Serum ferritin levels rise in infections and inflammatory processes. Serum ferritin levels represent iron status of the body. In the absence of any infectious state, decreased serum ferritin concentration is an indicator of decreased iron stores.[12] In acute phase response, iron redistribution occurs in the liver and mononuclear phagocytic system. Cytokines such as tumor necrosis factor-alpha and interleukin-1 (IL-1) and IL-6 causes decrease in serum iron concentration within 3–6 h, and This study has shown that in vitro cytokine increases ferritin production. IL-6 may play significant role in potentiating anemia of inflammation through its role in regulating hepcidin, critical regulator of iron stores, and iron-limited erythropoiesis and has been linked with anemia of inflammation.[13]

Decreased ferritin levels act as protective mechanism in infectious disease by limiting availability of iron for the growth of pathogenic microorganism and also by decreasing the pro-oxidant property of iron which is responsible for tissue damage in inflammation. In inflammation, lactoferrin acts in hypoferremic-hyperferritinemic response and decreases serum iron levels by removing iron from transferrin and increasing ferritin concentration.[14]

There are controversies regarding ferritin status in HIV patients. Some studies had reported increased ferritin levels [10],[15],[16],[17] while others had observed decreased ferritin concentration.[18],[19]

Serum iron has two main roles in our body as iron store representative and as positive acute phase protein.[20] Serum ferritin levels were combined in past other marker of inflammation such as erythrocyte sedimentation rate (ESR) or C-reactive protein to assess severity of disease. Witte et al.[21] assessed serum ferritin and ESR in anemic individuals and observed that iron deficiency is present in approximately every patients with infectious anemia. The WHO reported that one or two acute phase proteins can be used collectively to accurately assess ferritin status in infectious diseases.[22]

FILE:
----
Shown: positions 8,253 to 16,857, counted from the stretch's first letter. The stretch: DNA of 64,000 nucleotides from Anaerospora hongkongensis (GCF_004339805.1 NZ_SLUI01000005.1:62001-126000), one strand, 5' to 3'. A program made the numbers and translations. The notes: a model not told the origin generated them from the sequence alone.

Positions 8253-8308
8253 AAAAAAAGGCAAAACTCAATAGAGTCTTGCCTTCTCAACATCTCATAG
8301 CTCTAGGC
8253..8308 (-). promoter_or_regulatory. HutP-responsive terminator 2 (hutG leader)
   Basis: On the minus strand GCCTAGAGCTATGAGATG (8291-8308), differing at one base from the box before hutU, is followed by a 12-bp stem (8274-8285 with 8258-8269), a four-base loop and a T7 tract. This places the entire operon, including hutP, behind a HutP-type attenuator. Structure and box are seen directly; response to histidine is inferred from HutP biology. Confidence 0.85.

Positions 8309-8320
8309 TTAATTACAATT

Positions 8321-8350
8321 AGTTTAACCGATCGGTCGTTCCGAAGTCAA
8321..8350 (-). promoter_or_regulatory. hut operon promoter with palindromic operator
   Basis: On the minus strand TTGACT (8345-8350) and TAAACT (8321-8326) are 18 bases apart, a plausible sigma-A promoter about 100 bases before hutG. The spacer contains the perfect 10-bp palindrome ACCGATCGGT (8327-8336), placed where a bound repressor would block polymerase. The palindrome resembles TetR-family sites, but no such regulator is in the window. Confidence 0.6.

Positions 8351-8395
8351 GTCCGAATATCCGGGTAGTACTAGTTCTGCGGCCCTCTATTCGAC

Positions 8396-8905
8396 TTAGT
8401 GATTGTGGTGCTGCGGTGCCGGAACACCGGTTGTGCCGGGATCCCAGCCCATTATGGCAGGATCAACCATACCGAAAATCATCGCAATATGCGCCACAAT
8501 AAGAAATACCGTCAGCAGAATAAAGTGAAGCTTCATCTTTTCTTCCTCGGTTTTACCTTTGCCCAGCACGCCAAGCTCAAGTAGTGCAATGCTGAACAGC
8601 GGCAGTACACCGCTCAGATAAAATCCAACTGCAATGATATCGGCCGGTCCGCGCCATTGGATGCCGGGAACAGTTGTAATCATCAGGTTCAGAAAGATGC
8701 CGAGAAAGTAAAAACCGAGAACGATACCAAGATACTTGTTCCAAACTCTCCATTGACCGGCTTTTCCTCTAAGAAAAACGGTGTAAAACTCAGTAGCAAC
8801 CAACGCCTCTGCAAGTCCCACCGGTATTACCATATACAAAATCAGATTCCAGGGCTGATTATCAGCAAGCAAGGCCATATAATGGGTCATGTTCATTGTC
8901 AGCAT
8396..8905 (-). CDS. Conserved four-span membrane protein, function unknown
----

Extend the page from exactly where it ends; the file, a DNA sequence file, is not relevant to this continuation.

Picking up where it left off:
It is not clear what proportion of anemia is attributable to iron deficiency and to what extent body iron store affect HIV disease progression. There is paucity of studies on iron status in HIV-infected women. This study was planned to correlate hemoglobin (Hb) with ferritin status in HIV women with and without anemia.

  Materials and Methods Top

Two hundred seropositive females (age: 18–50 years) attending antiretroviral therapy (ART) clinic of Medicine Department in collaboration with Department of Biochemistry and Obstetrics and Gynecology, Pt. B.D. Sharma PGIMS, Rohtak, were selected. This was a prospective study conducted during 2012–2013. Invasive or preinvasive cancers and pregnant females were excluded from the study. This study was approved by ethical committee of the institute in which study was carried out. Samples were collected after obtaining written consent from the patients.

Females with different gynecological disorders such as menstrual irregularities, vaginal infections, sexually transmitted disease, cervical dysplasia, and hematological abnormalities were included in the study after obtaining menstrual, medical treatment history and  Pap smear More Details. Venous samples were taken from all the cases under aseptic precautions and analyzed for hepatitis B surface antigen, STS(standard test for syphilis) status, Hb, peripheral blood film, serum iron, serum ferritin, and CD4 lymphocyte count.

Physical examination, including pelvic examination, was performed. CD4 lymphocyte count was done by flow cytometric technique. Cervicospinal Pap smear was taken from all cases and fixed in 95% of ethanol. Smears were examined after Papanicolaou staining. Serum iron and ferritin levels were estimated by chemiluminescence method. Data were calculated by (SPSS Inc. Released 2008. SPSS Statics for Windows, Version 17.0. Chicago : SPSS Inc.). Student's t-test and regression analysis were carried out.

The study protocol was approved by the Ethics Committee of PGIMS, Rohtak, on hemoglobin and serum ferritin concentration in anemic and nonanemic HIV females (PGIMS/19102016).

  Results Top

In the present study, anemia was a common presentation in HIV seropositive cases. Seven women had severe anemia (Hb levels <7 g%), 60 patients had moderate anemia (7–9.9 g%), and 90 had mild anemia (10–11.9 g%).